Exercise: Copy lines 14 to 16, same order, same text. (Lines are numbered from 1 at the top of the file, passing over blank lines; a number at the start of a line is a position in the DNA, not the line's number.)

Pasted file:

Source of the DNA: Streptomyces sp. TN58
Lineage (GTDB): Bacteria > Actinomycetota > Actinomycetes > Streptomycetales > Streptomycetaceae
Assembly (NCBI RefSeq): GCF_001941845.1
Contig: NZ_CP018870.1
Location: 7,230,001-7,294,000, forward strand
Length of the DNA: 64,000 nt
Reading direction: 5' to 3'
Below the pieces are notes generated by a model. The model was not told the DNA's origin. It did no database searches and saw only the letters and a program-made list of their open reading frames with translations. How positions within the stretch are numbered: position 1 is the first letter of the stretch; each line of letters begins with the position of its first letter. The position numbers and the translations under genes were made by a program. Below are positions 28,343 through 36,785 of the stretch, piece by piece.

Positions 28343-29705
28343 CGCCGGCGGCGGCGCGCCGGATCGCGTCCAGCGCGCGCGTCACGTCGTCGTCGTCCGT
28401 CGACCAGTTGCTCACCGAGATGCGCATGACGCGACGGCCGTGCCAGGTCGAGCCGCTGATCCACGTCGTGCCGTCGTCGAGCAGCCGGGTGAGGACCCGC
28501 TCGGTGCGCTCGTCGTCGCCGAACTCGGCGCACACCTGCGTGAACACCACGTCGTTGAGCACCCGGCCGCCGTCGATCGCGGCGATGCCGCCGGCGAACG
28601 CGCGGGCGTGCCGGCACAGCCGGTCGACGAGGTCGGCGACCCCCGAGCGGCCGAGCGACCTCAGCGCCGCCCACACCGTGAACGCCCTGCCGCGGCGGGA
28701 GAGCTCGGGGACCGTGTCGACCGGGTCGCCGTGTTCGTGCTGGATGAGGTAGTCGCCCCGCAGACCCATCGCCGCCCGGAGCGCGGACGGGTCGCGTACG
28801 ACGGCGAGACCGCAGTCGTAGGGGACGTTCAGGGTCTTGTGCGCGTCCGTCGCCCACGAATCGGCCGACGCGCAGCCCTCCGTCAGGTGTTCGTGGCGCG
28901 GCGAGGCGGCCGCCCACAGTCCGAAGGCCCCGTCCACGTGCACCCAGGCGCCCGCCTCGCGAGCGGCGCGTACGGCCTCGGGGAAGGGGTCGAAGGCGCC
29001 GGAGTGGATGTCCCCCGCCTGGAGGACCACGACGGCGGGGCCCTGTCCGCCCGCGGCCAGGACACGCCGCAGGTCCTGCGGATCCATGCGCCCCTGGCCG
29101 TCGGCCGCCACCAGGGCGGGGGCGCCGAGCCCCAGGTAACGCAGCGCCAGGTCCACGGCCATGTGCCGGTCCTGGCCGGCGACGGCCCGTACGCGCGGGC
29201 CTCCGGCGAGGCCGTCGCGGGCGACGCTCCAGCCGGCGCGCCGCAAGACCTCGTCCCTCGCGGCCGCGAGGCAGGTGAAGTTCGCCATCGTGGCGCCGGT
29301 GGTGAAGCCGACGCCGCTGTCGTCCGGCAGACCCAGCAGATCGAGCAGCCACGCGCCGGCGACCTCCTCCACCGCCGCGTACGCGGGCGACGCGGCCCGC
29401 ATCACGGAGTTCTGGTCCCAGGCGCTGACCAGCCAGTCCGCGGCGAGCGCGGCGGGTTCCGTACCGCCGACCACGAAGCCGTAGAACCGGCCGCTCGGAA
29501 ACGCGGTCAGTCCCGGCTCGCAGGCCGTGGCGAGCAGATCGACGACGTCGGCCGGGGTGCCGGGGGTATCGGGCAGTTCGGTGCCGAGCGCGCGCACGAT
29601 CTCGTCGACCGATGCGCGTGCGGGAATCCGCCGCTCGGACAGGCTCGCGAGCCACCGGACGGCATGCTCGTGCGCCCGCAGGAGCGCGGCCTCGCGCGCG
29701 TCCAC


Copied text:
28701 GAGCTCGGGGACCGTGTCGACCGGGTCGCCGTGTTCGTGCTGGATGAGGTAGTCGCCCCGCAGACCCATCGCCGCCCGGAGCGCGGACGGGTCGCGTACG
28801 ACGGCGAGACCGCAGTCGTAGGGGACGTTCAGGGTCTTGTGCGCGTCCGTCGCCCACGAATCGGCCGACGCGCAGCCCTCCGTCAGGTGTTCGTGGCGCG
28901 GCGAGGCGGCCGCCCACAGTCCGAAGGCCCCGTCCACGTGCACCCAGGCGCCCGCCTCGCGAGCGGCGCGTACGGCCTCGGGGAAGGGGTCGAAGGCGCC